Nine Inch Nails – Not The Actual Events (EP): Album Review

Nine Inch Nails – Not The Actual Events (EP): Album Review

By Jaylyn Umana     

 

After a long three years, Nine Inch Nails made a return with their newest release; a new EP entitled Not The Actual Events. Lead singer and mastermind behind the group and its music, Trent Reznor, had been making the statement that the band would follow up their 2013 release Hesitation Marks with new material in 2016. I remember learning that the EP would be released the week before our winter/holiday recess and I was ecstatic. The year had produced so much great material from some of my favorite bands, but the end of 2016 saw my favorite record of the year come to light. Not The Actual Events is a subtle callback to the Nine Inch Nails of the 1990’s, but is also a very clear record of the present day. This is not in any way a bad thing, as this EP brought back the heavy industrial aspects to Nine Inch Nails (although Trent Reznor doesn’t particularly like that label), contrary to their previous release in 2013. Additionally, this release marks the announcement of Atticus Ross as a full-time member of NIN.

The EP features 5 tracks: “Branches/Bones”, “Dear World,”, “She’s Gone Away”, “The Idea of You”, and “Burning Bright (Field on Fire)”. This Nine Inch Nails extended play has a length of just seconds over 21 minutes, and trust me when I say that every second is worth it. Not The Actual Events being released on Trent’s own label reflects that this is exactly what he wanted to be released, and thus there were little to no hindrances in his expression on this record.

Allow me to entice you to listen to this release as I walk you through each song. The first track, “Branches/Bones” is very high energy and I feel that it prepares the listener for the rest of the tracks. During this song you are guaranteed to want to move any part of your body to the rhythm. At the very least, you will feel the music is compelling you to express yourself in some way shape or form. This song, however, is very short, as it clocks in at around a minute and forty-six seconds. The song is short and cuts off abruptly for a very important reason. “Dear World,”, the second track, is quit an easy going song for the most part in that it is both mind-numbing and mind-activating simultaneously in the best way possible. The track is ever-building on top of itself; layers building upon layers to create a visual in your mind purely from audio. You will know what I mean if you listen to it, because your mind will race so fast that it seems to slow down and chills are sure to run down your spine. “Dear World,” is approximately four minutes in length. The third track is entitled “She’s Gone Away”, and it is mellow through and through, despite the noise rock undertones. The song is a real thinker, in the sense that in order to unveil the entire song to your mind, you must focus on each of the various layers that you may hear while others don’t. Melodies and basslines become one in this song and it is a genius concept come to life through sound. The song last for approximately six minutes, and it is the longest track on the record. Up next is my personal favorite track on the record; “The Idea of You”. This track is very reminiscent of Nine Inch Nails’ 1992 EP, Broken. Dave Grohl is the featured drummer on the track and that is a plus to everything that this song is. All aspects of this song cannot be described by any word other than awesome. From the powerful bass/tone equilibrium of the guitar and bass guitar, the drumming that can only be described as the perfection for the song, to the gritty and distorted vocals; this song makes you feel like a person paying your mind a quick visit, as it is now foreign land to you now that you’ve allowed for the magnificence that is this song to flourish in there. “The Idea of You” lasts for about three and a half minutes, and you will want to hear every last bit of it. This leads me to the final track on the album; featuring Dave Navarro on guitar, the song is “Burning Bright (Field on Fire)”. The track itself is one symbiotic colony of sound in the form of a tidal wave. This is one tidal that you will want to get swept away in, however, because it works for all music listeners. There’s a very heavy wall of guitar chords and a calvary of feedback from the instruments. What may sound like pure fuzz in the background is just another layer to the song that you have just uncovered, amazingly to find a symphony of guitar solos, synthesizer notes {as NIN seems to be one of those groups who really have perfected its use}, and screaming vocals. “Burning Bright (Field on Fire)” is five minutes and forty-nine seconds in length.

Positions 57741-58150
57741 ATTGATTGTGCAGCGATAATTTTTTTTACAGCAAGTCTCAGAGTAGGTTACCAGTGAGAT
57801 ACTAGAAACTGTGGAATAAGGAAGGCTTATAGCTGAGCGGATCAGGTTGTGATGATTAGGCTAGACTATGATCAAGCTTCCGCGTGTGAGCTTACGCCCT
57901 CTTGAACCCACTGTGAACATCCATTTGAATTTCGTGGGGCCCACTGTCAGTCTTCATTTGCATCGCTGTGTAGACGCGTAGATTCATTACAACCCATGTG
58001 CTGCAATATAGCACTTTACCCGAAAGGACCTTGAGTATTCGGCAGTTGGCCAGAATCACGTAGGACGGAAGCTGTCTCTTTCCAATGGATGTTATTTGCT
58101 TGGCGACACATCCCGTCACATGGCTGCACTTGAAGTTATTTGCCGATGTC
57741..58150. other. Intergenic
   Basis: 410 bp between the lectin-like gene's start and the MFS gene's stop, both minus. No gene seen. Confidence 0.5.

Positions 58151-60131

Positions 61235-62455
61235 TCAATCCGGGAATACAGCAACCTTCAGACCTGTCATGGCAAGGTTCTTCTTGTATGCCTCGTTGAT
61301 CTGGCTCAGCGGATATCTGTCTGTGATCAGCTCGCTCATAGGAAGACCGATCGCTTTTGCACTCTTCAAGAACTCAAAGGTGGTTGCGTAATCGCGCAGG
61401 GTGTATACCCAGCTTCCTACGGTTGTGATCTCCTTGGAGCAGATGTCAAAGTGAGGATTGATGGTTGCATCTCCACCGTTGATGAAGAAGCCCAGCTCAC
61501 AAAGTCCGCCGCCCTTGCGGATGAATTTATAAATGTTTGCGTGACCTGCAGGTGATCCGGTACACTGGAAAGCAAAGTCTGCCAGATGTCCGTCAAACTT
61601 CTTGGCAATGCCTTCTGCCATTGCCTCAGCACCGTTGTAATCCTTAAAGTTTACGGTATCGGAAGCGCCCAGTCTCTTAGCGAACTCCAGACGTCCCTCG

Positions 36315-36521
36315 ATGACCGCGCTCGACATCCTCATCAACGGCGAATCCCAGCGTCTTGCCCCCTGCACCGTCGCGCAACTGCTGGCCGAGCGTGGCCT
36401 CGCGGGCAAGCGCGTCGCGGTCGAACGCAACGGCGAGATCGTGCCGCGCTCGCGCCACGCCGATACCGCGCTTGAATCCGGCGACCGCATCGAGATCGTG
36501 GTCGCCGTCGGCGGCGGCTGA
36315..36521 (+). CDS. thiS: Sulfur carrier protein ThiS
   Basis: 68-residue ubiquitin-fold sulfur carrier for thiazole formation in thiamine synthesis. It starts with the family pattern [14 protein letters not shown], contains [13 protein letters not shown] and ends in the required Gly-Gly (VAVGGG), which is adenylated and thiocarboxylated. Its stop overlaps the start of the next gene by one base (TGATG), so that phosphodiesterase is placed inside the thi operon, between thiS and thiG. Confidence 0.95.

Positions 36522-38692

To summarize, Not The Actual Events is a great release that I urge everyone to checkout on their streaming service or any online source for music, because this may easily become someone’s favorite record as a result of all the musical elements coming together to form it. I am not a musical connoisseur, I just listen to the good stuff.

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